Ethiopian Fried Chicken Restaurant Doro Soul Food Opening in Shaw

Mélange chef/owner Elias Taddesse is expanding with Doro Soul Food, an Ethiopian fried chicken joint. Photo courtesy of Edens.

Chef Elias Taddesse was educated in France and has worked in several Michelin-starred kitchens in Manhattan. But when it comes to his own restaurants, the chef, who grew up in Addis Ababa and Minneapolis, likes to explore the intersection between Ethiopian and American cuisine. At Mélange, his burger and sandwich-focused venture in the Mt. Vernon Triangle, Taddesse tries his hand at Doro Wat-inspired crunchy chicken sandwiches and Berbere-spiced fries—the kind of foods he’ll be using in his next venture. Doro Soul Food, a fast-casual eatery serving Ethiopian-style fried chicken and African-American soul food, will open in Shaw this fall.

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“Since when has Ethiopian food been a staple of the DC scene? And we didn’t happen any more than it really is. We didn’t have many chefs who pushed the boundaries,” says Taddesse, who launched mélange at the start of the pandemic after years of pop-ups. “I want to be at the forefront, tell our stories, share our spices – and help them evolve.”

Taddesse grew up at Popeye’s in America and plans to bring an Ethiopian twist to the chain’s extra crispy fried chicken and sandwiches. He’ll dredge Amish birds in hot oil mixed with niter kibbeh (Ethiopian clarified butter) and three types of heat: mild, hot with berbere spices, and mouth-searing thanks to mita mita, a fiery chili blend. He will also be offering a vegan version of crispy tenders, made with jackfruit and pea protein at the same levels of spiciness.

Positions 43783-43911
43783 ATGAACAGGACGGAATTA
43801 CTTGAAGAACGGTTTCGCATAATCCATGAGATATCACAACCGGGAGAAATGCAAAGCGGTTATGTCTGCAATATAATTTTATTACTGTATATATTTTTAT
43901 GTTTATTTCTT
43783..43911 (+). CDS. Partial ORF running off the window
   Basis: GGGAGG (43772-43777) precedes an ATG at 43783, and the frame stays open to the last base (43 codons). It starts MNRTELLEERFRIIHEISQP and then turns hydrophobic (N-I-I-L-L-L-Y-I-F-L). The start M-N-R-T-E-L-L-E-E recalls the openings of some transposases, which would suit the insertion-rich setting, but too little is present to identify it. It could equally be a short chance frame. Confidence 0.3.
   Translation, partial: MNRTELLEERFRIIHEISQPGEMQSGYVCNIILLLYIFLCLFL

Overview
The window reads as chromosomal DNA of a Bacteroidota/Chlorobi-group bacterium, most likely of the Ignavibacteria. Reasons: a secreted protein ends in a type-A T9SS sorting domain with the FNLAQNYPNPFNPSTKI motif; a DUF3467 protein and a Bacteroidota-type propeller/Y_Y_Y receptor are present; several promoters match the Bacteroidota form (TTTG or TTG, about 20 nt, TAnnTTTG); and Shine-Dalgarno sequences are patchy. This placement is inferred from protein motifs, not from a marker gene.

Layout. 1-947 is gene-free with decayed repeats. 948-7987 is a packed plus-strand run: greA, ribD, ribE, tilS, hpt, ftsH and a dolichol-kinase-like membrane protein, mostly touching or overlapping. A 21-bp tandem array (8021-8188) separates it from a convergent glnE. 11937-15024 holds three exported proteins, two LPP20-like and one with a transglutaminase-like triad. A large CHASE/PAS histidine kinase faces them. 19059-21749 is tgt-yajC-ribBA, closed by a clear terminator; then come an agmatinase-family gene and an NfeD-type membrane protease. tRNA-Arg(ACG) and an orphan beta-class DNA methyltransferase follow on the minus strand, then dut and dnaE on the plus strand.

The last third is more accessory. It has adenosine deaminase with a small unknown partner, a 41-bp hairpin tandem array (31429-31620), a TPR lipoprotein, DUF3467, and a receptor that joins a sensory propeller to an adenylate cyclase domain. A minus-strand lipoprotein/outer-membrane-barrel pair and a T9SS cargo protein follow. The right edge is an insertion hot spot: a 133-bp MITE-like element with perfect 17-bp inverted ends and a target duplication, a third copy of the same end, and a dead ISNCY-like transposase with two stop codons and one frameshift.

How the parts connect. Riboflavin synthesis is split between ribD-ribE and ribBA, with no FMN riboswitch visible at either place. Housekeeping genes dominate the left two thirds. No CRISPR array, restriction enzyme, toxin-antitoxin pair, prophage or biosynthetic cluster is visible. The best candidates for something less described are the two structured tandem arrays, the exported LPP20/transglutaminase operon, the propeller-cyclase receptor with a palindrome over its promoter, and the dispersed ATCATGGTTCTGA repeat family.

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Fine dining meets fast food in many of Taddesse’s dishes. A charcoal-grilled Doro chicken sandwich is given a Taddesse-era marinade in three Michelin-starred troisgros in France — yoghurt, harissa, spices — and rosemary aioli. For side dishes, the menu draws inspiration from soul food classics like buttered cornbread with cumin, collards braised with smoked turkey and Ethiopian spices, and doro wat-spiced macaroni and cheese sprinkled with crispy injera crumbs.

Finally, Taddesse dreams of discovering Ethiopian flavors using classic French and avant-garde techniques in an elevated dining format. But first: affordable, accessible, imaginative food for all.

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“Given today’s environment, home cooking is what the customer would enjoy the most,” says Taddesse. “My The goal is to share as much Ethiopian cuisine as possible.”

Doro Soul Food will be opening blocks from Howard University for takeout and delivery. Stay tuned for an opening date.

Doro Soulfood. 1819 Seventh St., NW.

food editor

Anna Spiegel reports on the eating and drinking scene in her native DC. Before joining Washingtonian in 2010, she attended the French Culinary Institute and Columbia University MFA program in New York and held various cooking and writing positions in NYC and in St. John, US Virgin Islands.

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